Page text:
Sleepy Hollow has been on a two-week speed date with the Headless Horseman, Sheriff Abbie Mills, resurrectee Ichabod Crane, his remarkably sturdy coat, witches, and George Washington's New International Expository Bible. This week, it delivered a brisk dream-horror episode that managed to get everybody's shirts off.
(Don't worry, the Horseman showed up in the apparently still necessary Pre-previouslies to assure us this show hasn't forgotten the Uzi-toting headless guy, and as we find out this week, he lives on forever in Captain Irving's heart.)
The A-plot of "For the Triumph of Evil" involves the old nightmare-monster gambit, and doing what the show in general seems intent on doing so far: playing full-blown homage to horror tropes while being a little smart about them, and using the monster of the week to propel either one of the six mythologies to which this show concurrently and wholeheartedly subscribes, or to push forward character arcs.
And the primary arc this week involves Abbie facing up to the consequences of the denial she gave after the Four White Trees. We already know her sister's been in institutions because of sticking to her story, and Abbie's a little ashamed of how things have turned out. In fact, we knew that in the pilot, which means we get the show's first really awkward character beat as she and Ichabod screech to a halt mid-scene so she can "confess" something she already told him pretty much the moment they met.
(Being Ichabod, he stops her mid-scene about four times to remind her that this dream monster is connected to their tribulations. Not any specific one foretold in Washington's Bible, just, like, tribulations, okay? People can have tribulations all over! GOD, WHAT IS YOUR DEAL.)
They can skip the tribulation of her having to walk under things, though, thanks to Ichabod Crane and his condor arms.
Still, we get additional exposition, video interviews, and flashbacks to help flesh out the fallout from the supremely awkward moment mid-interrogation when Abbie gets the lay of the land and locks down tight about the experience, leaving young Jenny to get carted off to the psych ward by the Instant Incarceration of PTSD Teens Task Force reps who were standing by. Jenny refuses to change her story (right down to the demon telling her, "Come and see"), and the guilt and bad blood that have built up since that day means that Abbie and Jenny haven't spoken since a few arrests back, when Jenny broke into a store to get supplies for the End Times. But as Ichabod coldly points out, "What time doesn't change, death will."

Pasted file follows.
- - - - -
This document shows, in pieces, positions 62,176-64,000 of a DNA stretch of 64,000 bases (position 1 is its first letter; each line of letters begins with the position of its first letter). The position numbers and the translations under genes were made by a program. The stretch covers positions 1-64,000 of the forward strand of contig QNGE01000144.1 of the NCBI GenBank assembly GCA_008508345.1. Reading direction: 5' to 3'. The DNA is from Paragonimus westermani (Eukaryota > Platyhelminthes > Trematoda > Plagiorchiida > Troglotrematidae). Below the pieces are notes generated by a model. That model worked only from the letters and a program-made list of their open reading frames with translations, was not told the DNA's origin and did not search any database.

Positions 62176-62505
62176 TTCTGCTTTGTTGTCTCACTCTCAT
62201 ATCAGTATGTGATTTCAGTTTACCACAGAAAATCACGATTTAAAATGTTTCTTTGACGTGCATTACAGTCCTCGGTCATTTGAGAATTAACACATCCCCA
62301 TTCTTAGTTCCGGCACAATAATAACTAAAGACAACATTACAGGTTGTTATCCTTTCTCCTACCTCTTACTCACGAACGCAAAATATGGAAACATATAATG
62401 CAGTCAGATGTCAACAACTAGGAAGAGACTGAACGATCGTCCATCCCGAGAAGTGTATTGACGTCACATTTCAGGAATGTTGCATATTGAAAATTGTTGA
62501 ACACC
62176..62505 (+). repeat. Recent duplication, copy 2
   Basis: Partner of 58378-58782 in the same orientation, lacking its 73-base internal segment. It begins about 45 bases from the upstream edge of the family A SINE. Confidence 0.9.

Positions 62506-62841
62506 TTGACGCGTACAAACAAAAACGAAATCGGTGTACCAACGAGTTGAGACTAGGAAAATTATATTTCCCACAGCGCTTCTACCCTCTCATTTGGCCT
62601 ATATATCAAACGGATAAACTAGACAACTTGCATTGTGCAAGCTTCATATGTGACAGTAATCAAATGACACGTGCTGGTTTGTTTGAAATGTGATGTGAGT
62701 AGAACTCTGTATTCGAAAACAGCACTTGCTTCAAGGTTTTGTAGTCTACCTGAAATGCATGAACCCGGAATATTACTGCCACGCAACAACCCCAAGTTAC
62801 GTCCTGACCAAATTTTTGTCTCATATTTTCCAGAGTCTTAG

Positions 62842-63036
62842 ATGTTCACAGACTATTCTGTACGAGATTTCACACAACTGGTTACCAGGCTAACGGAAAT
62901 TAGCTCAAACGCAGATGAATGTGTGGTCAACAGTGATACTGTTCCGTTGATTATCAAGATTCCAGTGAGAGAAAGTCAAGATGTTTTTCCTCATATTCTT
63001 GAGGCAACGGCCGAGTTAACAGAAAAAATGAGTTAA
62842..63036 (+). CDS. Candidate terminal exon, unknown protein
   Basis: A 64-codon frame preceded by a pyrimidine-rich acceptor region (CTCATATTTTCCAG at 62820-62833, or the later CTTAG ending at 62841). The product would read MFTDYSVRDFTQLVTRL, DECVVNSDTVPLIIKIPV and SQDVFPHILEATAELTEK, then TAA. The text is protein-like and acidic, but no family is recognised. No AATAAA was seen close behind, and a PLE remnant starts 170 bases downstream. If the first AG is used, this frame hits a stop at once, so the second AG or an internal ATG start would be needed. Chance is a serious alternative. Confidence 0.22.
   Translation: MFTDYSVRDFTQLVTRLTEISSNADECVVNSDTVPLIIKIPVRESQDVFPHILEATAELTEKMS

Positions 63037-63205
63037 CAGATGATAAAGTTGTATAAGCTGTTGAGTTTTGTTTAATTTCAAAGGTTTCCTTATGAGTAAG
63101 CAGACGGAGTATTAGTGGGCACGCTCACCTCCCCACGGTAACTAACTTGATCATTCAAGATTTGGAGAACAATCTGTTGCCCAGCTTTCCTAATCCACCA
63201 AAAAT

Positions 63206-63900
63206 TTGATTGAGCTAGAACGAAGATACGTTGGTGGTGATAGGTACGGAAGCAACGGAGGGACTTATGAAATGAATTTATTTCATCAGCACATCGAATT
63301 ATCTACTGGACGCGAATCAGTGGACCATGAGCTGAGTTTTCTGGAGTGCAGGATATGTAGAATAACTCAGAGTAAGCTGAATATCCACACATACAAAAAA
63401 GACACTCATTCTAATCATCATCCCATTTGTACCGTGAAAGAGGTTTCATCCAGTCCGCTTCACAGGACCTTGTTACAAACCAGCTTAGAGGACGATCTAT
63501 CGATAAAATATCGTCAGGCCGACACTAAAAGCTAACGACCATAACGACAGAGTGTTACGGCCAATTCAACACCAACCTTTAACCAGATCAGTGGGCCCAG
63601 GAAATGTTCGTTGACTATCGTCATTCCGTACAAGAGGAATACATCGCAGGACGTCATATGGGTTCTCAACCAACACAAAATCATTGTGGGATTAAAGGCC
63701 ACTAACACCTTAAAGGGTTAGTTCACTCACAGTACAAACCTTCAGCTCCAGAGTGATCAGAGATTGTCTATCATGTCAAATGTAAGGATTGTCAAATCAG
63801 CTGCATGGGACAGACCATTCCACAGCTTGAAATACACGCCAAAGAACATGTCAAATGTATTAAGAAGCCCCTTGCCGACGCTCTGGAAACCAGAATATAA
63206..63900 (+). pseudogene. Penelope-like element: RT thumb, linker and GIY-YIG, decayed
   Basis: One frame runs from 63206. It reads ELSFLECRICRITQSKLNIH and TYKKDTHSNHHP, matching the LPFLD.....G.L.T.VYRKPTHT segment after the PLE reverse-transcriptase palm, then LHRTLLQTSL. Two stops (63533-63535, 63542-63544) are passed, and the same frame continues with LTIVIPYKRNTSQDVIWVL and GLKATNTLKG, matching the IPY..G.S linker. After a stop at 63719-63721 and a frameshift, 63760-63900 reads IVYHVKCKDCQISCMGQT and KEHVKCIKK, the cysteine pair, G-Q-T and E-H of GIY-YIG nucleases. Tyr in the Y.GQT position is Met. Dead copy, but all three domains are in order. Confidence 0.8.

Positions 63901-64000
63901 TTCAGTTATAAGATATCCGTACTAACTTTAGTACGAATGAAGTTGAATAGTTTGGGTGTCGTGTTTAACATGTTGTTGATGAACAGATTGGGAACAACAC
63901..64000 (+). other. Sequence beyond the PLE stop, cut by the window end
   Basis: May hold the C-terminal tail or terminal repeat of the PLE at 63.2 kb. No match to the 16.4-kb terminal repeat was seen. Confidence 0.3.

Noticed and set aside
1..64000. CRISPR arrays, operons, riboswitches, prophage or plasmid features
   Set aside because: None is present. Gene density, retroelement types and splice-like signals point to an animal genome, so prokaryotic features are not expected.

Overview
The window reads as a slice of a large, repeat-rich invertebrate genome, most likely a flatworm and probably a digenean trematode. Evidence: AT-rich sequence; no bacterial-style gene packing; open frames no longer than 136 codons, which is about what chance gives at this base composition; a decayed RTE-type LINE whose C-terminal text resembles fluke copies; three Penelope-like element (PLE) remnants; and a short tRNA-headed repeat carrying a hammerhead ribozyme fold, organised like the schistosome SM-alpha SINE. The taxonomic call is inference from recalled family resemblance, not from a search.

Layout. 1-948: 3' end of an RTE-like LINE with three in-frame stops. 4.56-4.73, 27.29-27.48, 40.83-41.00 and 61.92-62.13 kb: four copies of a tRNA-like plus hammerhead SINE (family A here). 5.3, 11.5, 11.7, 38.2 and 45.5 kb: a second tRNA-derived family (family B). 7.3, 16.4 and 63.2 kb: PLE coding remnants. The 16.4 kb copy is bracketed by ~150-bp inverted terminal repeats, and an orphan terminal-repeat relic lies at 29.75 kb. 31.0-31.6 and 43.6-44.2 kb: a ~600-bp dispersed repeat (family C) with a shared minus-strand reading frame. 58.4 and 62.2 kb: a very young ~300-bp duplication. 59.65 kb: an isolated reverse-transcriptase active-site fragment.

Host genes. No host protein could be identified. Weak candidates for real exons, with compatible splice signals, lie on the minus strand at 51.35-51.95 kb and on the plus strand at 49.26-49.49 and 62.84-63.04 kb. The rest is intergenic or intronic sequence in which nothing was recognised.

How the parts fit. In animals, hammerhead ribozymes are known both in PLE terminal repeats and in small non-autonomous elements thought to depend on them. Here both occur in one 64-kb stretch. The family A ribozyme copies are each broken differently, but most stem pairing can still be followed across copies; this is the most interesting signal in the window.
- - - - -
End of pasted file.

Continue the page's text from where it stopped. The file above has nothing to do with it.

Interestingly, this puts Ichabod much closer to Jenny on the mythology-advocate wheel than to Abbie; it's also the driving force behind the monster of this week, which is a pale creepy jerk who traps you in your dreams and then drives you so terribly into your guilt that you grow insta-cataracts and kill yourself. (Also then your eyeballs explode into dust. Thanks, show.)
The first victim of this demon is Dr. Vega, one of Jenny's psychologists, who withheld her opinion that she thought Jenny was telling the truth, and who tells Abbie just before jumping from the fourth floor, "I've had this coming a long time. We all have."
Trying to cut this dream monster off at the pass means trying to reconcile with Jenny. No dice; Jenny won't even agree to see Abbie (and Nichole Beharie, who has a great performance overall, gives a particularly good falsely-cheery reaction to the nurse's disbelief Jenny even has a sister: "She does."). I think it's notable how much of this episode is setting up the strained relationship between the sisters; sure, some of it is plotcakes, but these little stings ring true in other ways, and I enjoy how much weight the episode gives this rift.
Ichabod steps up to see if he can smooth things over, because he's uninvolved with the family drama and has his Romantic Lead Face ready to deploy.
This frame accurately predicts things aren't going to go well. (It's also a nice callback to Ichabod's own very recent incarceration, and his lingering nerves over it.)
Also, despite having to call to get permission to visit someone, he still has to introduce himself in Jenny's room; what the heck did the front desk tell her? "No photo ID, but his jacket is STUNNING, just give it a shot."